||It has been suggested that this article be merged into Prehistoric technology. (Discuss) Proposed since December 2015.|
|This article needs additional citations for verification. (September 2008)|
During the growth of the ancient civilizations, ancient technology was the result from advances in engineering in ancient times. These advances in the history of technology stimulated societies to adopt new ways of living and governance.
This article includes the advances in technology and the development of several engineering arts before the Middle Ages, which began after the fall of the Western Roman Empire in AD 476, the death of Justinian I in the 6th century, the coming of Islam in the 7th century, or the rise of Charlemagne in the 8th century. For technologies developed in medieval societies, see Medieval technology and Inventions in medieval Islam.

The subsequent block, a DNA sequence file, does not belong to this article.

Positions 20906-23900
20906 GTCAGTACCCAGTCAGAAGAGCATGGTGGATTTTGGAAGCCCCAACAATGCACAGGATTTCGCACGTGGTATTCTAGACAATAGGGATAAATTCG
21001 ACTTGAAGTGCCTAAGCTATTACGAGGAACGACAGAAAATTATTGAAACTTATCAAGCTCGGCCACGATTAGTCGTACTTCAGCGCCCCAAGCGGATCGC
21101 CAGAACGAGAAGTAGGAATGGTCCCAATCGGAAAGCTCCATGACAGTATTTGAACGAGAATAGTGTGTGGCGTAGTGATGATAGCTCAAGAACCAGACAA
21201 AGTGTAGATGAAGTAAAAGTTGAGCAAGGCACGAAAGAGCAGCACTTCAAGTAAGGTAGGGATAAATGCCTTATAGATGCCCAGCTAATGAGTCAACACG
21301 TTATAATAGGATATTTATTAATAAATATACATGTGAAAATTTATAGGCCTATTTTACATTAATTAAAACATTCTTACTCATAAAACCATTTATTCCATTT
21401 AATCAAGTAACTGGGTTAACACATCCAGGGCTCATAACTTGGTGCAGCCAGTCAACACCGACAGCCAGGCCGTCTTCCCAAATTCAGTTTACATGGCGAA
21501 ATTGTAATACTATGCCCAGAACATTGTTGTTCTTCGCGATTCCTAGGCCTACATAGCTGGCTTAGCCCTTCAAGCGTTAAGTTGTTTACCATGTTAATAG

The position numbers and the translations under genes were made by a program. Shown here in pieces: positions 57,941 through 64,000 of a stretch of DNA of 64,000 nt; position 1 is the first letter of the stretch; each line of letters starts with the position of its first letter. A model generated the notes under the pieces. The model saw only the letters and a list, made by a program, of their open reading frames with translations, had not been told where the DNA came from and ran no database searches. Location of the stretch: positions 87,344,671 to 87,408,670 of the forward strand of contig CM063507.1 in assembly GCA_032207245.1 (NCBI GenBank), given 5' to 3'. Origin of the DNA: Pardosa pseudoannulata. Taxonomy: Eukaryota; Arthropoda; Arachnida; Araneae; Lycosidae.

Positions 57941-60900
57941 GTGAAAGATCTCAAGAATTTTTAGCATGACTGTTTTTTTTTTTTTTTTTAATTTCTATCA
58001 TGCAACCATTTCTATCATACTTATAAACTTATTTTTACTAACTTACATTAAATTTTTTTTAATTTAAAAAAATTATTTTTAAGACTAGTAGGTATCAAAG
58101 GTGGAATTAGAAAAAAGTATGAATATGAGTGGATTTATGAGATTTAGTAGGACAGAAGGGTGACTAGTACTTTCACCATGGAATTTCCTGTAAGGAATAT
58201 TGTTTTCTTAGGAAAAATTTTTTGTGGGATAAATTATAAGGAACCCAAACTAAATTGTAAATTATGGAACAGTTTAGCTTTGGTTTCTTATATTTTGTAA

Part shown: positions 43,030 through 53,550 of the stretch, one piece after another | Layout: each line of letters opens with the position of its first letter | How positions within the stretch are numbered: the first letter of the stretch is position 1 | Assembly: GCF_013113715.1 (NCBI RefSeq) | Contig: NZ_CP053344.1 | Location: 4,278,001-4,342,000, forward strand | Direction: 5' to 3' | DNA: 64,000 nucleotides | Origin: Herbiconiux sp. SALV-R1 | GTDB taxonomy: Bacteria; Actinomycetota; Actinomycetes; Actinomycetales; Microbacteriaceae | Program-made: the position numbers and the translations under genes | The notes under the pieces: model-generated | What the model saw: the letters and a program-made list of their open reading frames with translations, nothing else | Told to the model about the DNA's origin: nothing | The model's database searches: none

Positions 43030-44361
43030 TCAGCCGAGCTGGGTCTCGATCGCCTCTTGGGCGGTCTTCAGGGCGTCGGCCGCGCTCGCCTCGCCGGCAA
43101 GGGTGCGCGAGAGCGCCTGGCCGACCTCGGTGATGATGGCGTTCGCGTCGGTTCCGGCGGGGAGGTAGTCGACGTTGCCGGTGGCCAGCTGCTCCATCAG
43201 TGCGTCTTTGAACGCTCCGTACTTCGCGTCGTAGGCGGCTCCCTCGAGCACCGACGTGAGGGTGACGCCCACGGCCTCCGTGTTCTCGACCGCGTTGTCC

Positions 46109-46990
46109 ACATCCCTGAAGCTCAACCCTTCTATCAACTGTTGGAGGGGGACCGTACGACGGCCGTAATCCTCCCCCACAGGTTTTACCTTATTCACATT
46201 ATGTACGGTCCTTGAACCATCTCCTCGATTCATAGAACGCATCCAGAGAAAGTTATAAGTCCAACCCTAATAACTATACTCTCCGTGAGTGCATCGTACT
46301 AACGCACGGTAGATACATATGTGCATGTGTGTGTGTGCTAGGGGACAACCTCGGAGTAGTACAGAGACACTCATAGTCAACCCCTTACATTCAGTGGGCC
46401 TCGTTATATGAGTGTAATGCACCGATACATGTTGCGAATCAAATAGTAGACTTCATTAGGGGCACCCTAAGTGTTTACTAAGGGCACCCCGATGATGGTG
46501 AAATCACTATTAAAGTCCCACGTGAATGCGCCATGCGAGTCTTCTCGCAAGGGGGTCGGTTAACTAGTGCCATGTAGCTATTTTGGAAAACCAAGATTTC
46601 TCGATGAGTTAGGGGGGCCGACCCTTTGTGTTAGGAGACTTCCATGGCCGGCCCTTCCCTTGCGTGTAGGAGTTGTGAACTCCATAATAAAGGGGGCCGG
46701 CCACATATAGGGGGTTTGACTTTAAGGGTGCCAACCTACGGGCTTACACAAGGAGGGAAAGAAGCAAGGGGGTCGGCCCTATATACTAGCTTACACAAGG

A significant number of inventions were developed in the Islamic world; a geopolitical region that has at various times extended from al-Andalus and Africa in the west to the Indian subcontinent and Malay Archipelago in the east. Many of these inventions had direct implications for Fiqh related issues.
Mesopotamian people (Sumerians, Akkadians, Assyrians and Babylonians) invented many technologies including metalworking, copper-working, glassmaking, lamp making, textile weaving, and flood control.
They were also one of the first Bronze age people in the world. Early on they used copper, bronze and gold, and later they used iron. Palaces were decorated with hundreds of kilograms of these very expensive metals. Also, copper, bronze, and iron were used for armor as well as for different weapons such as swords, daggers, spears, and maces.
According to the assyriologist Stephanie Dalley, the earliest pump was the Archimedes' screw, first used by Sennacherib, King of Assyria, for the water systems at the Hanging Gardens of Babylon and Nineveh in the 7th century BCE. This attribution, however, is refuted by the historian of ancient water-lifting devices Olseon in the same paper, who still credits, as well as most other scholars, Archimedes with the invention.